Task analysis user research
I ran a usability test to uncover pain points in Evernote’s reminder feature on mobile and provide a design suggestion.
Identify pain points in using Reminders in Evernote for Android.
People aged 18–35 who used Evernote Basic (free) or Premium (paid) and were either working professionals or students. This group had all previously used Evernote or another note taking app on mobile as a key storage of information. Since Evernote markets the core benefit as being a “second brain” for people that need to remember things, I hypothesized that this sample group would be strongly representative of the target audience that Evernote would be interested in capturing. Moreover, it is estimated that Evernote generated $140 million and 70% of its total revenue from Premium subscriptions in 2015— most of which were people starting on the free Basic version who later converted to a Premium subscription.
As Julie Zhuo, VP of Product Design at Facebook, once said:
If the problem is not clear or well-understood, you cannot > begin to evaluate how effective the solutions are.
I wanted to answer the following two questions:
For example: Go ahead and create a reminder for a grocery list. Then imagine you finished shopping and now want to indicate you’re done. I wanted to frame the scenarios as open-ended as possible to avoid influencing user behavior.
I organized the results from the usability test by ascending frequency of response, as well as categorized them into four distinct components.
I then prioritized the usability issues based on how impactful it would be to both the end user and on Evernote’s bottom line.
Users had difficulty removing reminders from the reminders list.
“How do I remove this item off the list?”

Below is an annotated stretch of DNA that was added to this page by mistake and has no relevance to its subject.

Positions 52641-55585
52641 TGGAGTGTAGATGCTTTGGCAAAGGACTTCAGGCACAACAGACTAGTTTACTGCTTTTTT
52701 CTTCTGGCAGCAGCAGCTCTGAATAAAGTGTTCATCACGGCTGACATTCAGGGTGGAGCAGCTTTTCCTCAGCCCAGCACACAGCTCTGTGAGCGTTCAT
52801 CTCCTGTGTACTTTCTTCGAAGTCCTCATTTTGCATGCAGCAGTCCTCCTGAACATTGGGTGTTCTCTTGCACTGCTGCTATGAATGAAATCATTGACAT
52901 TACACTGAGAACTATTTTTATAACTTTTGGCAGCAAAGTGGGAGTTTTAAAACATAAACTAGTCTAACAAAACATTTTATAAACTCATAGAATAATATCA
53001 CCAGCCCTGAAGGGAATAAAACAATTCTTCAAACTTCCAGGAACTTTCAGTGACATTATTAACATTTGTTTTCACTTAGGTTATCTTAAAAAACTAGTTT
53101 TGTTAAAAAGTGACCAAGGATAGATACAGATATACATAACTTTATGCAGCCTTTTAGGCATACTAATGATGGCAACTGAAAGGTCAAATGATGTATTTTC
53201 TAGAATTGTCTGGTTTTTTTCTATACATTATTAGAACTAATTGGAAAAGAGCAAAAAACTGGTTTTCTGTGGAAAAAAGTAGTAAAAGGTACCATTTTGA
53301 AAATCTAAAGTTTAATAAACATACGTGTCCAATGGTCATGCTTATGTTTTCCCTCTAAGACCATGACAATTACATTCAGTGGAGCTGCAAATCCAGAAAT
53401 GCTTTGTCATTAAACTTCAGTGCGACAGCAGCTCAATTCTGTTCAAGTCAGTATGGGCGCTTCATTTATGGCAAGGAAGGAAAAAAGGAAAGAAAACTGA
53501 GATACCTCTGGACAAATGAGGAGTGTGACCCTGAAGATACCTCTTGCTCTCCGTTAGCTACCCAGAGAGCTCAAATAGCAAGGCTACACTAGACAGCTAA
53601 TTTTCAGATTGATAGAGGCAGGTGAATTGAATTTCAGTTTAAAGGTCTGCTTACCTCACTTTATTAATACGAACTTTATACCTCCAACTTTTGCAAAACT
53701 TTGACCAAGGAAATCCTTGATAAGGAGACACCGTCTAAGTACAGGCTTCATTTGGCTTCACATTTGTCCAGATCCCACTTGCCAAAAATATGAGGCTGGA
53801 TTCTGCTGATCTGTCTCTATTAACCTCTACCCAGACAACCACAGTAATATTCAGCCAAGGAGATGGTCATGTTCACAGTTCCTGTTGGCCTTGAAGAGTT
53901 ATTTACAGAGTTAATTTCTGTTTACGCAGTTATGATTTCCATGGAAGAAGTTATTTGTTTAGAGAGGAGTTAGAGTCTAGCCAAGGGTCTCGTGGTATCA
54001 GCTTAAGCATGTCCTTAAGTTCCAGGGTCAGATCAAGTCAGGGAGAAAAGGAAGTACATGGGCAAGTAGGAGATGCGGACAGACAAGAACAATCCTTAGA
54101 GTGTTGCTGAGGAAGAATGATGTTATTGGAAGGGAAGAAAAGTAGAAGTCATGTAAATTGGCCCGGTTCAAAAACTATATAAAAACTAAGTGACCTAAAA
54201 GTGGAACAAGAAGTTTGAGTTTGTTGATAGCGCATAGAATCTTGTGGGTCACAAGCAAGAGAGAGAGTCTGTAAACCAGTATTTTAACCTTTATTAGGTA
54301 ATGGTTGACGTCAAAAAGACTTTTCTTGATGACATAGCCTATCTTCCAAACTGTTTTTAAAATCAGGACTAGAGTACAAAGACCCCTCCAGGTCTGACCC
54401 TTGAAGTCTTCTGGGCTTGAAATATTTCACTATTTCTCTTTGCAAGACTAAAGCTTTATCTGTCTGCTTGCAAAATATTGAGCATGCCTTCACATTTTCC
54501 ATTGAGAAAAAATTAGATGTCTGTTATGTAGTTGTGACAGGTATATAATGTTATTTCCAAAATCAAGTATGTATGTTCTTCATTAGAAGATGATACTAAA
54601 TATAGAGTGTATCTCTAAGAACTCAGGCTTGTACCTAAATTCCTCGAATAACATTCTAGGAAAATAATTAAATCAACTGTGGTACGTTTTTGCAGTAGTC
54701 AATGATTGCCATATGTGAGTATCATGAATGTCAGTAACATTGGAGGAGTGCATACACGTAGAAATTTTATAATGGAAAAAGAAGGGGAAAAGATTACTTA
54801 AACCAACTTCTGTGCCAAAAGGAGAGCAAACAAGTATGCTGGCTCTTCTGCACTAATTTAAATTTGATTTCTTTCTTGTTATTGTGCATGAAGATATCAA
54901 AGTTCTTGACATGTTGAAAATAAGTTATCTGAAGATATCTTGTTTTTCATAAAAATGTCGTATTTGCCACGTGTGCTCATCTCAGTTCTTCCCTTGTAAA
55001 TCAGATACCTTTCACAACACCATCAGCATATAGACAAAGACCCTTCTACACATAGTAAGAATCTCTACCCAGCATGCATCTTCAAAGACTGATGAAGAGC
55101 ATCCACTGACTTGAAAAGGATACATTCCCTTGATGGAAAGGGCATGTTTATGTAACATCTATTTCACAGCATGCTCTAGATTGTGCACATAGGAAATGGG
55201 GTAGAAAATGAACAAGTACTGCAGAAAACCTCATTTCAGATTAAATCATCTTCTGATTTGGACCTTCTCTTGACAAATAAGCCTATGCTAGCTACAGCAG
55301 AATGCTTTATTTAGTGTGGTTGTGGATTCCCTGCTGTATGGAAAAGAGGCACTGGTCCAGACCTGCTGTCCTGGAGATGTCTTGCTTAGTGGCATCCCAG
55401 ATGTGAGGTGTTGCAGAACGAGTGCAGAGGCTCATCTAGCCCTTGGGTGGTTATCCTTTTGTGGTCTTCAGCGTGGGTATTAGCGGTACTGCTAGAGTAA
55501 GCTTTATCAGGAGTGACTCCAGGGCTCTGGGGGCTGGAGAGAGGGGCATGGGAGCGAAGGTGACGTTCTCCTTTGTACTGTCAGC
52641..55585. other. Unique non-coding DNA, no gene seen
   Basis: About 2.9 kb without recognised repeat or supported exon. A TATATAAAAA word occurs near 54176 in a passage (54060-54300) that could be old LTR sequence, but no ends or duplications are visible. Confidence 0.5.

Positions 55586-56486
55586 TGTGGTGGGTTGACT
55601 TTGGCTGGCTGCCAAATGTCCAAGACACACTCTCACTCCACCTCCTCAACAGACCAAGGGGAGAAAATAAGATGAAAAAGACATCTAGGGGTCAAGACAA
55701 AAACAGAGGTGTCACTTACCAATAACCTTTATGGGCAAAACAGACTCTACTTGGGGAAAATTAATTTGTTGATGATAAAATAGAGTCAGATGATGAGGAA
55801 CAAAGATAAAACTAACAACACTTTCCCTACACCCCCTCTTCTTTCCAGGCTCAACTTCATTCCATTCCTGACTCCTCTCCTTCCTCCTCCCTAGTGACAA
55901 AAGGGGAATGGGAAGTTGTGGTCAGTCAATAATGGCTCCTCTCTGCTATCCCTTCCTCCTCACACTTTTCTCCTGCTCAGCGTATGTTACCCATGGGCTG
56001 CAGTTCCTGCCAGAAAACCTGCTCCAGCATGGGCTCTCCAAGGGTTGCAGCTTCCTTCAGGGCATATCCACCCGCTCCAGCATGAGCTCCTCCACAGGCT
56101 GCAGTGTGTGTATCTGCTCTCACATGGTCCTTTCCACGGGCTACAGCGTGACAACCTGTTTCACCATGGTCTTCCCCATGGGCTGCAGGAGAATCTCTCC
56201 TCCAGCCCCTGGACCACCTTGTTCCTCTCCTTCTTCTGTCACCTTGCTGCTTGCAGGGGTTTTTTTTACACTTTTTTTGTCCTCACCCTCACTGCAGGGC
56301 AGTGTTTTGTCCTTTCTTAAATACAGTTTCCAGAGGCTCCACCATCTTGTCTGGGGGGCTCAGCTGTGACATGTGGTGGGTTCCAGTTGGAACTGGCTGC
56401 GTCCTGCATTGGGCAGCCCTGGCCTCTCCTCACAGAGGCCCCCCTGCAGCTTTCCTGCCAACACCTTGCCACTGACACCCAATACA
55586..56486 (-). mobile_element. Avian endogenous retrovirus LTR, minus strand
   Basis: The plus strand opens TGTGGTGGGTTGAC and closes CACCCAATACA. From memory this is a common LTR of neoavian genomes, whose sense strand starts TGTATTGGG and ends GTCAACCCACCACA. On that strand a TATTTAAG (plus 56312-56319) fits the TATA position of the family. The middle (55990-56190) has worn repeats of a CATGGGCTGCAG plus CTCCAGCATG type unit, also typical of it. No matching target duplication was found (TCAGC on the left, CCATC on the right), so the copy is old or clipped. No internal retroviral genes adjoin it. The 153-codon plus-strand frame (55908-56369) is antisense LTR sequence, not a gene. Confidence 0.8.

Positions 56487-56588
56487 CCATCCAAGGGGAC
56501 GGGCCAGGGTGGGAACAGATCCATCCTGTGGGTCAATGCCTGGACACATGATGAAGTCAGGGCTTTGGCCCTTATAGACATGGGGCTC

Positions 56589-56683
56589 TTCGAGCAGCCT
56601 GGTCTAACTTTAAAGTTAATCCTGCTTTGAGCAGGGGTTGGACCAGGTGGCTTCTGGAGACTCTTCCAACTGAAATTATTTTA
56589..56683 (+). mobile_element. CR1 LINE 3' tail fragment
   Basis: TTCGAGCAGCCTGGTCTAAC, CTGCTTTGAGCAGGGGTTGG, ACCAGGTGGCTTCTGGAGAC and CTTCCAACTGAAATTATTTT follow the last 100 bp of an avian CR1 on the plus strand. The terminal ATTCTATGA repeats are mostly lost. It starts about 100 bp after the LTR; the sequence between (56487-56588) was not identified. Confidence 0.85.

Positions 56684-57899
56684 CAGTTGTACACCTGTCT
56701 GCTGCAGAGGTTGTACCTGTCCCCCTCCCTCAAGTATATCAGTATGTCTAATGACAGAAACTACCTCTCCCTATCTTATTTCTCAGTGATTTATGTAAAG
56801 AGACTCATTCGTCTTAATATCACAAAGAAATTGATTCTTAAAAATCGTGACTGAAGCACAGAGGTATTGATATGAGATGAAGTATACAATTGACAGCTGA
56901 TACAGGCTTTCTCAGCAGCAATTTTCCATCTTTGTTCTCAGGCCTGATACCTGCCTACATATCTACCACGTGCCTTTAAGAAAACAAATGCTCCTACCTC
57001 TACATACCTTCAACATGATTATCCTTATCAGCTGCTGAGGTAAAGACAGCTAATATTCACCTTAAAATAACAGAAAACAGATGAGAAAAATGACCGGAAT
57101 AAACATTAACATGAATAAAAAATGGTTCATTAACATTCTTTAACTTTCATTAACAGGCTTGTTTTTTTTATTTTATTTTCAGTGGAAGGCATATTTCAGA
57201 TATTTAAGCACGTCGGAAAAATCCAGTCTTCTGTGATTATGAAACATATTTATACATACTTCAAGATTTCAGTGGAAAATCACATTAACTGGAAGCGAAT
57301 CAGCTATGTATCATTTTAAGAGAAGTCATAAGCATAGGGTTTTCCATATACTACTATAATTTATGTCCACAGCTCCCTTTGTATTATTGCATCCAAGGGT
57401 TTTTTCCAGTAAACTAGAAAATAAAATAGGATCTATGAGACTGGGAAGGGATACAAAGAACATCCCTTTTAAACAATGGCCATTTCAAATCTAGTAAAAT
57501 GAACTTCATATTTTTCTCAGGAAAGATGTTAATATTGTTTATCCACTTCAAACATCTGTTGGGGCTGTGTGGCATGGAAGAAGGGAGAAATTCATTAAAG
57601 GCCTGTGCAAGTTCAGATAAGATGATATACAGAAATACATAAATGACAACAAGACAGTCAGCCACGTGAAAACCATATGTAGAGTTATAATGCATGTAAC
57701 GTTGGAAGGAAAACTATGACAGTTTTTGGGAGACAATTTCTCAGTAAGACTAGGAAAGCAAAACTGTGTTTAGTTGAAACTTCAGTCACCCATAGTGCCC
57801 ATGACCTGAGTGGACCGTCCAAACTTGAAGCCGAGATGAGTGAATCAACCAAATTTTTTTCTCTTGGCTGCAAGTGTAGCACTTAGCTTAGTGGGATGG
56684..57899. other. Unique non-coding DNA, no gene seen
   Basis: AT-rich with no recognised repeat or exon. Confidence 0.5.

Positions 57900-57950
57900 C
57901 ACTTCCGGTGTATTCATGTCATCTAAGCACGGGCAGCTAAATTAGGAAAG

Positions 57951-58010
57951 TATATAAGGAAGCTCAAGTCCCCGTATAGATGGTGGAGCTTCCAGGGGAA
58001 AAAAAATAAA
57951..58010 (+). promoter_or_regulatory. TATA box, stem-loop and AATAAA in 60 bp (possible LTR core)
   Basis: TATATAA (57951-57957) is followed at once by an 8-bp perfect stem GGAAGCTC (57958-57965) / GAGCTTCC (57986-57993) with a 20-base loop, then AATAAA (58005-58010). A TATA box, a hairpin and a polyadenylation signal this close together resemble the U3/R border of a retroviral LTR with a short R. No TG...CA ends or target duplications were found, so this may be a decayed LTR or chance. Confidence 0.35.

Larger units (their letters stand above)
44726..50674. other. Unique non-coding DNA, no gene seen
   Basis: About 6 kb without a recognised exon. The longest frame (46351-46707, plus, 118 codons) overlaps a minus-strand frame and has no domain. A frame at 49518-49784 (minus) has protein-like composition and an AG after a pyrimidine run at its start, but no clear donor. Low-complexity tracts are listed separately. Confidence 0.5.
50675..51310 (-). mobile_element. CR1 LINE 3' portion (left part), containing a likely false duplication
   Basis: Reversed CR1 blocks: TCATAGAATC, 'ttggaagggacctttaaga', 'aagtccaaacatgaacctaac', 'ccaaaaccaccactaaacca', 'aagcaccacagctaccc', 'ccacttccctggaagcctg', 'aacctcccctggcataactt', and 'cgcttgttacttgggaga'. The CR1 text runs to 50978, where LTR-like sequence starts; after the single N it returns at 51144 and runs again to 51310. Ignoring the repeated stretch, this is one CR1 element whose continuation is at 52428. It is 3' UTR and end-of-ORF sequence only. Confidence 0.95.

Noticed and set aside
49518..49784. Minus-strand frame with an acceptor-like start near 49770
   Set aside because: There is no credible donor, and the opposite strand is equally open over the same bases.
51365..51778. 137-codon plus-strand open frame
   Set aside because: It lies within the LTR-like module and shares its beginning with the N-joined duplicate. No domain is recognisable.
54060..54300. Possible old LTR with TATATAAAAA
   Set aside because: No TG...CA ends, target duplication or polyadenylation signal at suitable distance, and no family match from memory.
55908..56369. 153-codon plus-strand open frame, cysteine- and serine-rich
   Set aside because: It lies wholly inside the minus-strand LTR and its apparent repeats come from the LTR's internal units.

The most prevalent usability problem was in removing a reminder after completing the task — people expected the reminder to go away after checking it off. Instead, the item is checked and text greyed out with a strikethrough, but remains unmoved. Most people tried repeatedly unchecking it, and could not figure out how to get rid of the reminder. Many people tried to swipe left to delete.
Eventually some people finally found how to remove the reminder by clicking into the note, clicking the reminder icon, and finding [Clear Reminder].
RECOMMENDATION: Allow people to remove a reminder the way they expect to. Implement a [swipe left / right] interaction on each reminder option that enables people to remove the reminder. Additionally, allow an undo if it was done by mistake. This would leverage an existing recognizable interaction pattern that people are familiar with, and be efficient in reducing a three-click interaction to one swipe.
Users expected “Mark as done” to remove from reminders list.
“What does ‘Mark as done’ do?” “I checked off the box but its still here…”
People were confused between the difference of ‘Mark as done’ vs. ‘Clear reminder’ and tried to click ‘Mark as done’ to clear reminder from list.
There is a certain need for differentiating between indicating a completed reminder and removing the reminder. However, I believe a large part of the confusion here stems from the fact that people could not initially find a way to remove the reminder, and thus believed ‘Mark as done’ would clear it. However, checking the checkbox serves the same purpose on the home screen, but there is no equivalent action to remove reminder.
Allow users to swipe left to remove a reminder from the reminder list, allowing people to intuitively remove reminders from their home screen with two fewer clicks.
See prototype above for interaction design
Evernote is meant to reduce cognitive load by acting as a “second brain,” and has significant value in a seamless user experience. I believe implementing this interaction will have the biggest impact on Evernote’s bottom line, as it improves the experience for potential power users of Evernote — the people most likely to upgrade to Premium.
This usability test and design suggestion was done out of a love for both Evernote and UX design, and inspired by Raghav Haran and Francine Lee from their own usability tests. Major thanks to my design mentor carl collins.